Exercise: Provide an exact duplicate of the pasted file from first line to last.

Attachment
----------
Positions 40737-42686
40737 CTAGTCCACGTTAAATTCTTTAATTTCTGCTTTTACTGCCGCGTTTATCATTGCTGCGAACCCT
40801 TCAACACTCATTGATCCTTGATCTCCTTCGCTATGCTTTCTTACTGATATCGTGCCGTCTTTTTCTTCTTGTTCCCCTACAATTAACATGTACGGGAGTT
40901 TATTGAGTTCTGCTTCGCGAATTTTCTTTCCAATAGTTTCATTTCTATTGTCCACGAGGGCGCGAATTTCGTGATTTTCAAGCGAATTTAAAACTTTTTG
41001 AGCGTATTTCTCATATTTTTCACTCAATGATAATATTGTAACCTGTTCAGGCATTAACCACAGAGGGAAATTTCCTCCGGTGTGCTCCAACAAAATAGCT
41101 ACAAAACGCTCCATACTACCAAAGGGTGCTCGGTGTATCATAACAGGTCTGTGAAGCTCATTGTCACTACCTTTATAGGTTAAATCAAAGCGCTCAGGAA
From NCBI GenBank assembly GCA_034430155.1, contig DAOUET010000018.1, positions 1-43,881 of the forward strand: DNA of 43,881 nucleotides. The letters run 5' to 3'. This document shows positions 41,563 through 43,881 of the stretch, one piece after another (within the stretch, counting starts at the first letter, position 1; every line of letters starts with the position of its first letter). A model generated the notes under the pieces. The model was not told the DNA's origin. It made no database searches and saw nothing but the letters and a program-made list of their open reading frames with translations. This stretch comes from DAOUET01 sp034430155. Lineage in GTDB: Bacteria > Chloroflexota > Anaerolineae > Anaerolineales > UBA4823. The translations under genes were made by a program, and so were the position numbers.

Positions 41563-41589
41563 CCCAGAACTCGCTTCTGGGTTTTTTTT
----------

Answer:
Positions 40737-42686
40737 CTAGTCCACGTTAAATTCTTTAATTTCTGCTTTTACTGCCGCGTTTATCATTGCTGCGAACCCT
40801 TCAACACTCATTGATCCTTGATCTCCTTCGCTATGCTTTCTTACTGATATCGTGCCGTCTTTTTCTTCTTGTTCCCCTACAATTAACATGTACGGGAGTT
40901 TATTGAGTTCTGCTTCGCGAATTTTCTTTCCAATAGTTTCATTTCTATTGTCCACGAGGGCGCGAATTTCGTGATTTTCAAGCGAATTTAAAACTTTTTG
41001 AGCGTATTTCTCATATTTTTCACTCAATGATAATATTGTAACCTGTTCAGGCATTAACCACAGAGGGAAATTTCCTCCGGTGTGCTCCAACAAAATAGCT
41101 ACAAAACGCTCCATACTACCAAAGGGTGCTCGGTGTATCATAACAGGTCTGTGAAGCTCATTGTCACTACCTTTATAGGTTAAATCAAAGCGCTCAGGAA
From NCBI GenBank assembly GCA_034430155.1, contig DAOUET010000018.1, positions 1-43,881 of the forward strand: DNA of 43,881 nucleotides. The letters run 5' to 3'. This document shows positions 41,563 through 43,881 of the stretch, one piece after another (within the stretch, counting starts at the first letter, position 1; every line of letters starts with the position of its first letter). A model generated the notes under the pieces. The model was not told the DNA's origin. It made no database searches and saw nothing but the letters and a program-made list of their open reading frames with translations. This stretch comes from DAOUET01 sp034430155. Lineage in GTDB: Bacteria > Chloroflexota > Anaerolineae > Anaerolineales > UBA4823. The translations under genes were made by a program, and so were the position numbers.

Positions 41563-41589
41563 CCCAGAACTCGCTTCTGGGTTTTTTTT